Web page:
Three Billion Birds Are Missing. What Happened?

Picture of a blue Steller's jay with a black head sitting on a mossy branch for article about how birds are missingAs fall migration begins, I’ve been watching the feeders outside my studio window to see how the cast of characters changes as the days pass. Today’s been relatively quiet, other than a juvenile American goldfinch (Spinus tristis) loudly hassling its father for food (in spite of the food being right there in front of it!)The black-headed grosbeaks (Pheucticus melanocephalus) haven’t been around for weeks, though they were never frequent visitors. The purple finches (Haemorhous purpureus) are beginning to thin out as well. The Steller’s jays (Cyanocitta stelleri), on the other hand, still happily show up for peanuts, and will imitate the local red-tailed hawks (Buteo jamaicensis) if they want to scare everyone off and have the feeder to themselves. But it gets me thinking about how more than just the migrating birds are missing.

It Took Less Than a Lifetime

I was born in the late 1970s, and from a very young age I loved being outside. I was fortunate enough to live in suburbs and small towns where there was enough open land to support human-tolerant wildlife populations, and I spent countless hours exploring nearby woods and fields, as well as my own yard.

Birds, of course, were among the easiest animals to observe, and certainly the most visible vertebrates. My Midwestern home was full of American robins (Turdus migratorius), blue jays (Cyanocitta cristata), mourning doves (Zenaida macroura), and numerous other species. They sang in the trees and on power lines, searched for food in the yard, flew overhead, and occasionally–sadly–ended up deceased due to cars, cats, or unknown natural causes.

I haven’t lived there for many years, having since sojourned in other places and ending up living in several locations in the Pacific Northwest.  So I don’t have a good firsthand comparison of population numbers from childhood versus today, at least not involving a single site. Thankfully there have been more methodical and thorough assessments of the changes in population numbers, but unfortunately the news isn’t good.

Three Billion Birds Are Missing

A 2019 study showed that the cumulative number of breeding individual birds in North America has dropped by 2.9 billion in the past fifty years, just a little longer than my own lifetime. If we assume that the sex ratio is roughly 50-50, and we optimistically assume that the bulk of these birds would have been able to find mates if they existed, then we’re probably looking at over a billion fewer nests of eggs being incubated each year. Even if we look at the standard estimate that 2/3 of nestlings won’t survive to breeding age, that’s still over 300 million babies that would have made it into the breeding populations of their species–if they existed, that is.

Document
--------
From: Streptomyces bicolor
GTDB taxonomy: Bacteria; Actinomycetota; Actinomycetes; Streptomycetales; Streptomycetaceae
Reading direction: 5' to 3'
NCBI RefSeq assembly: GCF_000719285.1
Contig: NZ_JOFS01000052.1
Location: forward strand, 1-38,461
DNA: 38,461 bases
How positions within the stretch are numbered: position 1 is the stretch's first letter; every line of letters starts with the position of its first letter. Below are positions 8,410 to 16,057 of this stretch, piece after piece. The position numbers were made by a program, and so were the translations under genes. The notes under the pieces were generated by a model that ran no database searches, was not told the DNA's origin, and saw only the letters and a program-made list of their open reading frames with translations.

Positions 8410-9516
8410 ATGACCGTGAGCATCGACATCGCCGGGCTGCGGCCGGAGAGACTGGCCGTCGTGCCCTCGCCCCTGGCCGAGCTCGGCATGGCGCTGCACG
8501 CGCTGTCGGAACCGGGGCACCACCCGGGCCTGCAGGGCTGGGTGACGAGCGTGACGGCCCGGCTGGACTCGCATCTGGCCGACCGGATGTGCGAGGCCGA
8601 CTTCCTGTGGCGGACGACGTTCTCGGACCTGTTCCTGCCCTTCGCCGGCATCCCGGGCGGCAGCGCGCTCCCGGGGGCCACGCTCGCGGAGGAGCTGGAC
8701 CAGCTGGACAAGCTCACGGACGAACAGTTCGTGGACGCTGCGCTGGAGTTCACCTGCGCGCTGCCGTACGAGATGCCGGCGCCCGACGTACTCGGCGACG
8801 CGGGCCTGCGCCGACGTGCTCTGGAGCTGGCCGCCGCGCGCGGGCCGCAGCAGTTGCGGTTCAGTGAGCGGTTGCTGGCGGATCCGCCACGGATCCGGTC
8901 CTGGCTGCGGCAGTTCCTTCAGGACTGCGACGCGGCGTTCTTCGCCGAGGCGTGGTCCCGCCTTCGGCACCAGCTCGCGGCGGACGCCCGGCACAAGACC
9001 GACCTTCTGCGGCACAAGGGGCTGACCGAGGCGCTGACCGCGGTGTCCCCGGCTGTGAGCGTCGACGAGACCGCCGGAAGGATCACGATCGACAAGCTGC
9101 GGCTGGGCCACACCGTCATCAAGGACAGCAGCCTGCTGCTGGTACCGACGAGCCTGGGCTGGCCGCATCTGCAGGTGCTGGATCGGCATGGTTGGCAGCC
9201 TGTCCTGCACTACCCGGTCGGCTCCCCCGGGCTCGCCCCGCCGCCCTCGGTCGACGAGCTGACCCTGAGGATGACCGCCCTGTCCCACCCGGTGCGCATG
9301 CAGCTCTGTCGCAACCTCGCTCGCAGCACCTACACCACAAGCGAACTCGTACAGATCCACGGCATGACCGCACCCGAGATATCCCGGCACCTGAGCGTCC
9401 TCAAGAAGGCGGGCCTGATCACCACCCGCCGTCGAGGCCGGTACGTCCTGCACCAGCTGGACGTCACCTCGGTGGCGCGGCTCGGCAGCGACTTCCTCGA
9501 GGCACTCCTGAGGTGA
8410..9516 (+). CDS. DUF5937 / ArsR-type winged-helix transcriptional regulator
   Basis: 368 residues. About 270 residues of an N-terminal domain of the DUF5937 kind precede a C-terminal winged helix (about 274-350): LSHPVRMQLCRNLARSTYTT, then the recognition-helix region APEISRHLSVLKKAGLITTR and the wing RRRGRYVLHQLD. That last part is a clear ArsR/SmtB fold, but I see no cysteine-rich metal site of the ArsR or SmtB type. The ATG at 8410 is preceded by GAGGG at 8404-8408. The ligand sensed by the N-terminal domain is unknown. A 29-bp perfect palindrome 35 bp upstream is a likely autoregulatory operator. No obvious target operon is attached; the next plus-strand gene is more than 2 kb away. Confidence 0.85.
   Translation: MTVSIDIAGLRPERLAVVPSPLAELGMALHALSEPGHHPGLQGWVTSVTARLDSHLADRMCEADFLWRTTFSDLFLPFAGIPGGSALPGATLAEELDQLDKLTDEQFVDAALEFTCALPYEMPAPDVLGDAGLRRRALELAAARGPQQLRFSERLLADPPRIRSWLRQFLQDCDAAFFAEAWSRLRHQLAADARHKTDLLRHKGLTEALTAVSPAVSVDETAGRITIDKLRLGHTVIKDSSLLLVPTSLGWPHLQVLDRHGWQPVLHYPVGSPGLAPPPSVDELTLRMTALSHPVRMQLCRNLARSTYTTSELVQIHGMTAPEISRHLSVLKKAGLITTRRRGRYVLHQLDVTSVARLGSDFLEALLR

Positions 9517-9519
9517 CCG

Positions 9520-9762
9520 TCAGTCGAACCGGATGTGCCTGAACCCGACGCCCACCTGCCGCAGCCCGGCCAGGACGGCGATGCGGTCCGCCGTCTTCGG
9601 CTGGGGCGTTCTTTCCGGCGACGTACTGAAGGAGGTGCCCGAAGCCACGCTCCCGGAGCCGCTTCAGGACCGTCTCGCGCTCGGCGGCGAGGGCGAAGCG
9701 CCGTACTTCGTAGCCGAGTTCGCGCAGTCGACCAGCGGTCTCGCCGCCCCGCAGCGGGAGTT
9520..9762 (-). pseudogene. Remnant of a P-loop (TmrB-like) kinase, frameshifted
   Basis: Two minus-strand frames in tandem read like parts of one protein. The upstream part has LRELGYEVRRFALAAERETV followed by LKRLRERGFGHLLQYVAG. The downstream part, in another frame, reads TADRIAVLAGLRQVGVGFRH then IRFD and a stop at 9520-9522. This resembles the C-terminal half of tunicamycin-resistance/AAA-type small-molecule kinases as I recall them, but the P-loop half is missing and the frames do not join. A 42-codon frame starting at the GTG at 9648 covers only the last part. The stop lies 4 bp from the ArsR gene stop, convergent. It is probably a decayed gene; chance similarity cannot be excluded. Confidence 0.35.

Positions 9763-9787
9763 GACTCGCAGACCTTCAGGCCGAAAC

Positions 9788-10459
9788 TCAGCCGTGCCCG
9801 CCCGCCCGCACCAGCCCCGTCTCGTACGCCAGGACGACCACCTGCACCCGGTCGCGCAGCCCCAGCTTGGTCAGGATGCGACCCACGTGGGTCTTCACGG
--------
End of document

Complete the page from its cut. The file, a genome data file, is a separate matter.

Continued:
Black and white photo showing a passenger pigeon and a mourning dove in the same tree for article on why birds are missingNow, obviously, we didn’t lose all of them at once. Rather, this is a comparison of the total number of wild native birds of all species found in North America fifty years ago, versus the total number now. Even with normal population fluctuations due to environmental pressures, expected mortality levels, and so forth, the fact that we are seeing millions fewer birds is concerning. And it’s not just affecting rare species, but even the most common ones we’re used to seeing in large numbers.

(Incidentally, September 1 marked the 108th anniversary of the death of Martha, the very last passenger pigeon (Ectopistes migratorius), a species that dropped from an estimated population of 3-5 billion to zero in less than half a century. Sound familiar?)

What Happened To Them, and What Can We Do About It?

There are several factors that are contributing to the rapid decline in bird populations overall:

Image of a great blue heron standing on the edge of a river for article on why birds are missingIf I’m lucky, I’m only halfway through my lifetime. I would love to see this downward trend reversed. Even if my twilight years won’t show me the same numbers of birds as my childhood, I’ll count myself fortunate if on my last day I’ll no longer have to say that quite so many birds are missing from our bright, beautiful, biodiverse world.

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